There are no hedgehogs in Mexico, you say?
Well, to be more exact, it was the hedgehog cactus (Echinocereus) we were after in hopes of finding one in flower.
This little cactus grows in Arizona and parts of Mexico, Jalisco being about as far south as you are likely to find it. The word Echinocereus is a curious combination of the Greek word for hedgehog and the Latin word for candle. Since this cactus is small, roly-poly and prickly, I could understand the hedgehog part of its name, but what about that candle?
I think I found the answer.
“The last week of March and the first week of April are when the hedgehog cactus is in bloom,” said Chris Lloyd, geologist, birdwatcher and now cactus spotter in a message. “Who wants to go look for a hedgehog flower this Saturday?”
Since cactus flowers, unlike birds, can easily be seen all throughout the day, we took off for the target area at 8:30 a.m. instead of 6 a.m., which I liked just fine.
The other two cactus-flower hunters were Julio Álvarez and Carlos Contreras, two of the best birders in Jalisco.
Our route took us along roads that grew progressively steeper and rougher. Naturally, progress on brechas can be even slower if the car is full of birders: “Mira! Over there! I think it’s an Arizona Woodpecker!” And, of course, the car stops and three pair of binoculars are raised, often to be followed by cameras with big telescopic lenses and plenty of discussion as to the exact species on that far-away branch.
After an hour and a half, even the dirt road sort of petered out and we were simply driving through a long gap between two fields of young agaves. Under a big shady oak tree, of a type I’ve never seen before, we parked and began walking. But interspersed among the agaves were huge numbers of Indian paintbrushes and gordolobo flowers, mercilessly distracting us from our mission. Soon we were all making a huge ruckus crunching through thick layers of dry leaves overlying countless loose rocks which, upon inspection, turned out to be small chunks of obsidian.
At last, at nearly 2,000 meters elevation, we came to the “good spot for hedgehog cacti,” which was, in my opinion, a good spot for anything because it was the top edge of a high cliff overlooking a long, flat plain bordered by distant mountains. It was a truly impressive lookout point, outclassing many a mirador I’d seen elsewhere.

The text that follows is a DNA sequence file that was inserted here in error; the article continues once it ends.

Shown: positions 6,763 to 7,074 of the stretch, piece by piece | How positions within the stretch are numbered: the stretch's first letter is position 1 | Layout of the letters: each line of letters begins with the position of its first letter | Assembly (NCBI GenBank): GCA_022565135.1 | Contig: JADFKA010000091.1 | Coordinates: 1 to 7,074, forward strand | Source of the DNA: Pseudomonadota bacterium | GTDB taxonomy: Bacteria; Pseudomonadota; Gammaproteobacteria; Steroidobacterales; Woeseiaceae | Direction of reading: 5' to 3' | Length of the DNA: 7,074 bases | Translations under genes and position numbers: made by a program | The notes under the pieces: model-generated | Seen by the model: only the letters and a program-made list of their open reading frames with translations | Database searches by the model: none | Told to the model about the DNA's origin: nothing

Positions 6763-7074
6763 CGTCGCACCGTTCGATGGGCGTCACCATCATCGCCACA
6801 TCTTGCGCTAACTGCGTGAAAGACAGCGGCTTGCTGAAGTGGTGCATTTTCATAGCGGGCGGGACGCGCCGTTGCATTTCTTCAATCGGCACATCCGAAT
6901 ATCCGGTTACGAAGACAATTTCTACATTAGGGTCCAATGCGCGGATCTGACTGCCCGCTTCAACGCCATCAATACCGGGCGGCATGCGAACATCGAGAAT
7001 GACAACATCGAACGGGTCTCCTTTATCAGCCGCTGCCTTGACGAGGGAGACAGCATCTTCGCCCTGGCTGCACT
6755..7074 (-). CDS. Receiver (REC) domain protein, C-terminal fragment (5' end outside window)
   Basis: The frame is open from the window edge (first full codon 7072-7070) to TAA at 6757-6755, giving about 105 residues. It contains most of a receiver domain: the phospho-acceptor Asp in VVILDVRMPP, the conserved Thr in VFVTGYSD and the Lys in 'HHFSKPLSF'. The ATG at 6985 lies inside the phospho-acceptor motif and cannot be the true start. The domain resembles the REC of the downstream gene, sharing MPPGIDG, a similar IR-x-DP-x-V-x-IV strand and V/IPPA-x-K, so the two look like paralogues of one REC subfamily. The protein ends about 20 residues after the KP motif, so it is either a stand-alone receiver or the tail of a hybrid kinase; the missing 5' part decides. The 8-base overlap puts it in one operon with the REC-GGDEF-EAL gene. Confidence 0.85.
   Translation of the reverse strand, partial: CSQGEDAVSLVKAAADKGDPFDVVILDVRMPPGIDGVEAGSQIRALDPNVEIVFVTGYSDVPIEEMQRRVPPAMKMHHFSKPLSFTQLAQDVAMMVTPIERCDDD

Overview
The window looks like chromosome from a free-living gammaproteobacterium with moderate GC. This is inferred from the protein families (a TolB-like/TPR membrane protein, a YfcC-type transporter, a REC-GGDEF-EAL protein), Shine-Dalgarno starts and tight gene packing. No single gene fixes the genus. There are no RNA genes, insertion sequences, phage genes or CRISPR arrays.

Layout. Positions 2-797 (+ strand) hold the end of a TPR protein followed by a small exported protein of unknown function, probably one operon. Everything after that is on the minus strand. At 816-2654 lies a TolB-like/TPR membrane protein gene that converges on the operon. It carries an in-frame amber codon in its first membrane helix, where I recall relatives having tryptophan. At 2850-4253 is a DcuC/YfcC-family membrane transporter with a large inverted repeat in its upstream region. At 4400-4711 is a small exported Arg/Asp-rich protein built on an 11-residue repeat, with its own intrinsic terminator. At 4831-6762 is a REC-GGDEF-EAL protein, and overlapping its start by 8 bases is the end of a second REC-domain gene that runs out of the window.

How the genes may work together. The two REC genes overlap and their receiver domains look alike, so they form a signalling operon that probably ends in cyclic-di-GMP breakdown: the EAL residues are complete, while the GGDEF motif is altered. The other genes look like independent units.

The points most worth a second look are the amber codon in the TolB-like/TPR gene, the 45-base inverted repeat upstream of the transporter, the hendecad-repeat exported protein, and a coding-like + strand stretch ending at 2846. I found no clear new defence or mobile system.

As for the little hedgehog cactus, not one was to be seen.
We proceeded along the cliff edge until we bumped into a big cluster of Echinocereus. Numbering at least 300 ... but not a one of them blooming! Following the lip of the precipice, we spotted several more colonies of cacti, all of them much smaller than the first we had seen.
Then came cries of surprise up ahead. Chris had found a small colony with a big red flower in full bloom: the photo opportunity we had been waiting for! This cluster of cacti, like many others we had found in the area, was accompanied by a small nopal right next to it, suggesting that the two plants may be working together for their propagation.
We found about a dozen colonies of cacti during our three kilometer hike and by the time we had finished, it seemed pretty clear what the “candle” was in Echinocereus. Before blooming, the flower looks like a long, waxy, red candle which opens to reveal wispy yellow stamens which – especially after a stiff tequila – could easily suggest a flame dancing in the breeze, to the woozy botanist.
Since there are people out there who might scoop up these hedgehogs to transplant to their gardens, I can’t publicly reveal the site I visited, but I suspect you could see that same hedgehog flower – minus the long drive and walk—by visiting the Gran Vastaguera Restaurant, Ceremonial Center and Botanical Garden (with its collection of over 700 succulents and cacti) at the east end of Lake Chapala. Just ask Google Maps to take you to “Centro Ceremonial Pacal Votan, Jalisco.” Driving time from Ajijic is one hour and 11 minutes, and it’s about the same from Guadalajara.